Since you came from folk, what was it about this classic rock style that drew you in? Was is mainly using your guitar in a different way?

That definitely helped a lot. Whenever I started playing electric guitar, that helped writing so much. But also, I think that I wanted to sing stuff that was powerful and epic and uplifting. You know, would have something that would make people feel something. As opposed to, well, folk music, can do that as well. There is a ton of incredibly beautiful folk songs. I mean, any genre, really can do that. I want people to listen to it and just have to stand up, you know?

I really enjoy singing that kind of music as well. I want to make as big of an impact on people as possible, as big of a positive impact. Throughout my whole career, I don’t think you’ll ever hear a song from me that is in any way leading somebody in a negative way. I never want to do that. There’s always going to be some form of hope in my writing style.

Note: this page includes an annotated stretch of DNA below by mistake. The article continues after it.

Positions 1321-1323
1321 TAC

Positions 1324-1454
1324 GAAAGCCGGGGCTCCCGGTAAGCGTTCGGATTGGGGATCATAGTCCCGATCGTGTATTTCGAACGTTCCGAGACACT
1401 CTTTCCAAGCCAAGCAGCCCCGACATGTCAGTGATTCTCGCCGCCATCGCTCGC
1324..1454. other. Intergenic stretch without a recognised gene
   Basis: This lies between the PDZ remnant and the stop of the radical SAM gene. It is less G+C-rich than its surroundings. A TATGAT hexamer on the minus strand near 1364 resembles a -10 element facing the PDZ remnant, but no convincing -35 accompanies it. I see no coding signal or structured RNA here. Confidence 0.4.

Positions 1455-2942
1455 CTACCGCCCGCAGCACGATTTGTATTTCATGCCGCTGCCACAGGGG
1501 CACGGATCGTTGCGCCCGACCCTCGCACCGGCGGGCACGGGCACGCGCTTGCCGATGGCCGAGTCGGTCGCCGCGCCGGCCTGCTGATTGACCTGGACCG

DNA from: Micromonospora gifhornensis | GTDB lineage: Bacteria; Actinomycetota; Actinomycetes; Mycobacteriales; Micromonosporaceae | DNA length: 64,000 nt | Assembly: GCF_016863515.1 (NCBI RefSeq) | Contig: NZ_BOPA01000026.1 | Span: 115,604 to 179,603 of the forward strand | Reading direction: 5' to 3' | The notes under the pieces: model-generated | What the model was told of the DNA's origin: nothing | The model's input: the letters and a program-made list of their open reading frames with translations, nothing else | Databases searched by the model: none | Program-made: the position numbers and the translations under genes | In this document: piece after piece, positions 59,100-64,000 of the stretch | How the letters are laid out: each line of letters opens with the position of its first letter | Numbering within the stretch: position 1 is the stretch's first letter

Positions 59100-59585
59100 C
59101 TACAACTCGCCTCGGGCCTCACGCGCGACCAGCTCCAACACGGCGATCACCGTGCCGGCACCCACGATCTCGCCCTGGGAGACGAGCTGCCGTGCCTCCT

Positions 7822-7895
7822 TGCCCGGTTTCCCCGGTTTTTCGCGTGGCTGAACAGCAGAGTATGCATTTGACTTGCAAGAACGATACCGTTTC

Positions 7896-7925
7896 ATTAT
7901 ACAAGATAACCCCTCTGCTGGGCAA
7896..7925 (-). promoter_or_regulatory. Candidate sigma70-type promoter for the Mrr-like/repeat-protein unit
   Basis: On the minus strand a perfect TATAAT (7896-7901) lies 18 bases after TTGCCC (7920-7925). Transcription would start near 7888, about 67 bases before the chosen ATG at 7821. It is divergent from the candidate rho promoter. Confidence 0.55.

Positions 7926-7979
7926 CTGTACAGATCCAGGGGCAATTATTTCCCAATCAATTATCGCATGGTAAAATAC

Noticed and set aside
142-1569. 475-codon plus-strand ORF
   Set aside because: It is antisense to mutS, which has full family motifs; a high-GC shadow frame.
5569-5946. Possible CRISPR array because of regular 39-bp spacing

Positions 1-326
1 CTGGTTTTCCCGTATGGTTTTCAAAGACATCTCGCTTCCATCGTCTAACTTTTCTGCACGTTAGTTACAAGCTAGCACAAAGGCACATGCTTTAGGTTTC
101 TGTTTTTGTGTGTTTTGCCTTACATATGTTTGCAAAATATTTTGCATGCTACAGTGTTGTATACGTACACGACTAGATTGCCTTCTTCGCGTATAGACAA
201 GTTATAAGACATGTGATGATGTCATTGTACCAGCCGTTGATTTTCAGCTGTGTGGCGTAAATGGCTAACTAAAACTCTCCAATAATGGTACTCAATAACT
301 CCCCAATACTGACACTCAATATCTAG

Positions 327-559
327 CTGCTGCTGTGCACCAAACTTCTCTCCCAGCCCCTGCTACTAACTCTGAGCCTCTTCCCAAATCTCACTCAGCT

Do you feel like that’s the sort of music you tend to listen to, also, or is that sort of a personal endeavor to not disperse more negativity?

I couldn’t really imagine myself writing any other way. It’s always been that way. And I think music is meant to help people. I couldn’t really see a point in leading people in a negative place after listening. If it’s a sad song and you’re really feeling pain, that’s one thing. I just feel like there’s always hope. That might be something that’s just built in me.

Who in the music scene today inspires you or are you listening to currently?